An ideal client is a company that has been successful in the baking industry, has a reputation for producing quality products and [maintains] a reputation for high integrity in working with its clients, vendors and suppliers. We are also excited about companies that have a commitment to continuous improvement within their processes, products and facilities.
6. When a baker first comes to you, what information do you want them to have available?
A baker should have a general idea of what they are trying to accomplish with their project. We can help them figure out the details and specifics, but they should have a good understanding of the goals they want to achieve, their budget constraints and their schedule requirements.
7. How involved does the baker need to be during construction?
Very little if they have chosen the right design and construction team. Our experience on our projects is that a baker should only need to dedicate approximately 1-2 days a month during the construction process. However, it is important that the baker have an individual that is very accessible during the construction process to answer questions as needed.
8. How involved does the baker need to be during process installation?
If the baker is managing the process installation, then they will need to be very involved. However, if the baker has selected A M King to provide and manage the process installation, then their involvement is greatly reduced to approximately one day per week. However, it is important that the baker be highly involved in the commissioning of the process equipment, regardless of who manages the installation. This includes their involvement in the commissioning of the controls systems for production and automation requirements, and typically a baker accepts the responsibility and accountability for this portion of the work.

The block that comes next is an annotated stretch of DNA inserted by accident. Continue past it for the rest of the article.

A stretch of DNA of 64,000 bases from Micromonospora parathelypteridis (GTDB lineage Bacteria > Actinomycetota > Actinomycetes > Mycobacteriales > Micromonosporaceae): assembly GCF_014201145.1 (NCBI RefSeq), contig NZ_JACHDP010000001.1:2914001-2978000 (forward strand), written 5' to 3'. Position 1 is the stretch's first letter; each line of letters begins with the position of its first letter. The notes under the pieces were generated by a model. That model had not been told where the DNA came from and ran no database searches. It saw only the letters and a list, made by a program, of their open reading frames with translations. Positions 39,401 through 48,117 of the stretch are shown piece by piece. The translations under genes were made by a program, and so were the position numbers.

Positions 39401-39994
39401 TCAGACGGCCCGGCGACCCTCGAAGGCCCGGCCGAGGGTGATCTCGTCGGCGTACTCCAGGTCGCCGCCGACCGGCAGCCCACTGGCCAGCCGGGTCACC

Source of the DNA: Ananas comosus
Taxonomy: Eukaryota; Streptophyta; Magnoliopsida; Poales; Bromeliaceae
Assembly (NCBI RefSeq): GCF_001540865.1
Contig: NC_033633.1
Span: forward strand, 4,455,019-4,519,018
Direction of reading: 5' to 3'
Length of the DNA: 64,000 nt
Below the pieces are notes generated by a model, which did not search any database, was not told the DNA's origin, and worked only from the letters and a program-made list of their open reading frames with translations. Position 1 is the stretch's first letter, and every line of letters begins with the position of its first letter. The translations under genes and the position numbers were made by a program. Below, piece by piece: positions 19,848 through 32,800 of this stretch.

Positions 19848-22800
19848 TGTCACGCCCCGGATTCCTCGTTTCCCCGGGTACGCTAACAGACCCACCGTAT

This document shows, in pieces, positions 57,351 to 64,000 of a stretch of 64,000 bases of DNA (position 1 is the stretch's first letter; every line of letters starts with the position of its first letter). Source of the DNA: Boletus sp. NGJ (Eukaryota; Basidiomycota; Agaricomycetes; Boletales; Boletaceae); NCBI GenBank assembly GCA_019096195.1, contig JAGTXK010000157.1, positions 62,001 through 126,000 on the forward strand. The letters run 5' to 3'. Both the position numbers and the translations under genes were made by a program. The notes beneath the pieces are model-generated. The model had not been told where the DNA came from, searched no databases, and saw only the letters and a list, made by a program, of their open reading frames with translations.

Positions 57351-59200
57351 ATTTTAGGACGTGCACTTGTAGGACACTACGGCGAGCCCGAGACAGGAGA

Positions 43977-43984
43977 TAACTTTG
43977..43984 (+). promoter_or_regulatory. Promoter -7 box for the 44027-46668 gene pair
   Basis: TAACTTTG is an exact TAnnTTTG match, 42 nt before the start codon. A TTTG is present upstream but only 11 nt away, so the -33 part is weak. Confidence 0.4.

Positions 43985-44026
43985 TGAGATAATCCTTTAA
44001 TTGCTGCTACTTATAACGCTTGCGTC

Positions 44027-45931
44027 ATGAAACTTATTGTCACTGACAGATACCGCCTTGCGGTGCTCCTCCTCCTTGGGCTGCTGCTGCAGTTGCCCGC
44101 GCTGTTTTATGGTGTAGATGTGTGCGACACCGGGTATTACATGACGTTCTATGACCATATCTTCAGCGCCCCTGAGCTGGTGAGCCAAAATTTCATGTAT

9. Is government impacting construction and manufacturing projects?
Not extensively. The construction of privately held manufacturing projects continues to be mostly free of federal government interaction. However, the Federal Food Safety Modernization Act will continue to have impacts in regards to food processing facilities. On the state level, construction can be impacted depending on whether or not the project is being constructed in a Right To Work state. The usage of union labor will have an impact upon construction costs, sometimes upwards of a 30% increase. Manufacturing companies in general also need to be aware that additional conditions may be placed upon a project if that manufacturing company has accepted state- or local-funded economic incentives.
10. Are there any government incentives bakers should know about?
Absolutely. There are a number of economic incentives that are available to manufacturing companies. Almost all are tied to the creation of new jobs to a state or a community. Our company assists our clients regularly on obtaining these incentives, which may come in a variety of ways, including tax reductions, infrastructure additions or expansions, reduced or free land costs and free training, to name a few. There are also a number of incentives offered by utility companies, specifically electric power companies, if the manufacturer elects to add elements such as power generation and energy saving devices and equipment. Finally, incentives are also being offered to manufacturers for adding sustainability and conservation systems, including solar systems and other sustainability systems and equipment.
11. For a successful project, what one word would you want the bakers to take away from this information?
Partnership. For any project to realize its greatest success, there has to be a true partnership between the baker and its design and construction team. This partnership should have a strong element of trust, dependability, responsibility and integrity. When this occurs, projects are virtually guaranteed success.
Look for more of this and other design-build information and trends in Refrigerated & Frozen Foods’ Cold Storage Construction Guide (September 2015 issue).